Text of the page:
- The Gambling Commission has used a combination of fixed figure and percentage thresholds to trigger source of funding disclosure. We understand the Gambling Commission’s intention is to take a risk-based approach, but it is questionable how this can be achieved if fixed figure thresholds are used, as there is the possibility that it could capture all investors, or none. For example, if a licensee received a £40,000 investment from 25 investors, totalling £1m, those individuals would not trip the £50,000 threshold and no detailed source of funding information would need to be disclosed. Conversely, if a licensee received a £1m investment from 20 individuals amounting to £50,000 each, detailed source of funding evidence is required for 100% of the investment. Testing every £ would be a risk-free approach, and not a risk-based approach.
- It is a step in the right direction that investment funds are considered by the Gambling Commission separately from other investors, with investment funds being placed in their own investor group. This is an acknowledgement from the Gambling Commission of the complexities of investments made through an intermediary. However, the Gambling Commission requires a “schedule of underlying investors” from the intermediaries but gives no detail as to what such schedule should include. In our view, it would be unnecessary to provide full details of underlying investors that do not meet the source of funding thresholds set out by the Gambling Commission, and that an anonymised schedule would be sufficient (and this has been sufficient in the past based on our experience). However, if the Gambling Commission does require personal details of all underlying investors, this will continue to be problematic for investment funds who often have complex confidentiality agreements in place with their underlying investors.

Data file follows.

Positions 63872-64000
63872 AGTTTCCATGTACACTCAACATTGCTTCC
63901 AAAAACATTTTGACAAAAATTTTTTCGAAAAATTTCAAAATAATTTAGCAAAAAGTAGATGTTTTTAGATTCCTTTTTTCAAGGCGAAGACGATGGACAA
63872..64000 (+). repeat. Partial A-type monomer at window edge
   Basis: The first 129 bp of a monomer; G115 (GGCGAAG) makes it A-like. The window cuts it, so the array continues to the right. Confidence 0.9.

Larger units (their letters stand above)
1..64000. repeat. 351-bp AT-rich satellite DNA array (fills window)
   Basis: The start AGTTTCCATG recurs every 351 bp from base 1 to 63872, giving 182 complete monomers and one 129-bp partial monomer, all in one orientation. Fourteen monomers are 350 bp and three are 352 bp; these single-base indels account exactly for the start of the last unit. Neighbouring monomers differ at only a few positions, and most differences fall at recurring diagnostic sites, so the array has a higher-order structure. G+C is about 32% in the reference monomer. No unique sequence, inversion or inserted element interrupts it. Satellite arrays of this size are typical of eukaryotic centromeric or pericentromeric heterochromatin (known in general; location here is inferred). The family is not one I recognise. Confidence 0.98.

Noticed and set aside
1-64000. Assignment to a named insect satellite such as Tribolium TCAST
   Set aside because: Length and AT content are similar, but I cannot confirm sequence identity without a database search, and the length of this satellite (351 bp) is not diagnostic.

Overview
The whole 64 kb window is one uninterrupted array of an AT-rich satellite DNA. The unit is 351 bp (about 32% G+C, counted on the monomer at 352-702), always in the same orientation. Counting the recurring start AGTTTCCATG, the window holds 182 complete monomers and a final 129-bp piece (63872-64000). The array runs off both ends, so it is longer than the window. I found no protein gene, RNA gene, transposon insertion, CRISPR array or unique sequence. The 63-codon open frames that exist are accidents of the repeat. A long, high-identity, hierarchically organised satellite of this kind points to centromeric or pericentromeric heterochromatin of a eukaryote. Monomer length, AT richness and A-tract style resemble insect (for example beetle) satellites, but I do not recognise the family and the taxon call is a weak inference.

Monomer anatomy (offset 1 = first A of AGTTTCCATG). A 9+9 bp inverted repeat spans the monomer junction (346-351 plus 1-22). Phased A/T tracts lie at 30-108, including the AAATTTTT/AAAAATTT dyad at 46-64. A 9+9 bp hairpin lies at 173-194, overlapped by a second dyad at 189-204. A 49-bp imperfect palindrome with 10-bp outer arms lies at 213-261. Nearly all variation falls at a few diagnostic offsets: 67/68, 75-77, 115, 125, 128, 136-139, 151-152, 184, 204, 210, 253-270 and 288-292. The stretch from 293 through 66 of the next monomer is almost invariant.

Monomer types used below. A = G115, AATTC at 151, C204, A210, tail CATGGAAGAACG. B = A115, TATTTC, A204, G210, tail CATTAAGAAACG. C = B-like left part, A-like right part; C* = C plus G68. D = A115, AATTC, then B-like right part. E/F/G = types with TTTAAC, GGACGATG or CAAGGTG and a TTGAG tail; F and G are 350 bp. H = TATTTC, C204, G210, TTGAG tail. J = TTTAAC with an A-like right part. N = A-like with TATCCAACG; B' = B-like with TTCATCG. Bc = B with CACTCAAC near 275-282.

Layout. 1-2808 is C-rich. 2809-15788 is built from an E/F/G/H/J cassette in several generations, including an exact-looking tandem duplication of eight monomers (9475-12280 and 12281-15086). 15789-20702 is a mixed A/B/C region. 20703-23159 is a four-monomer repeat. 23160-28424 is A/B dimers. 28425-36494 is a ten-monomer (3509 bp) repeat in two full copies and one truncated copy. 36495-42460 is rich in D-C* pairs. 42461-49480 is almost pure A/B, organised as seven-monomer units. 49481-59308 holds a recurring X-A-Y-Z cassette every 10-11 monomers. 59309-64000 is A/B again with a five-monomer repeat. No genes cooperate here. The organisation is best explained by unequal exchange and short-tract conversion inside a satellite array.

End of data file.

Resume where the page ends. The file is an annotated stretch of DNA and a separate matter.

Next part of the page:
- FCA regulated entities that are underlying investors behind an investment fund are not treated the same as regulated entities that have made a direct investment. FCA regulated entities that have made a direct investment only need to disclose source of funding evidence if their investment is 10% or more of the total investment amount. However, if the FCA regulated entity is investing through an investment fund, that threshold percentage is reduced to 5%. It is not clear to us why there is a difference, particularly as FCA regulated entities should carry a lower risk, and our view is that there should be consistency.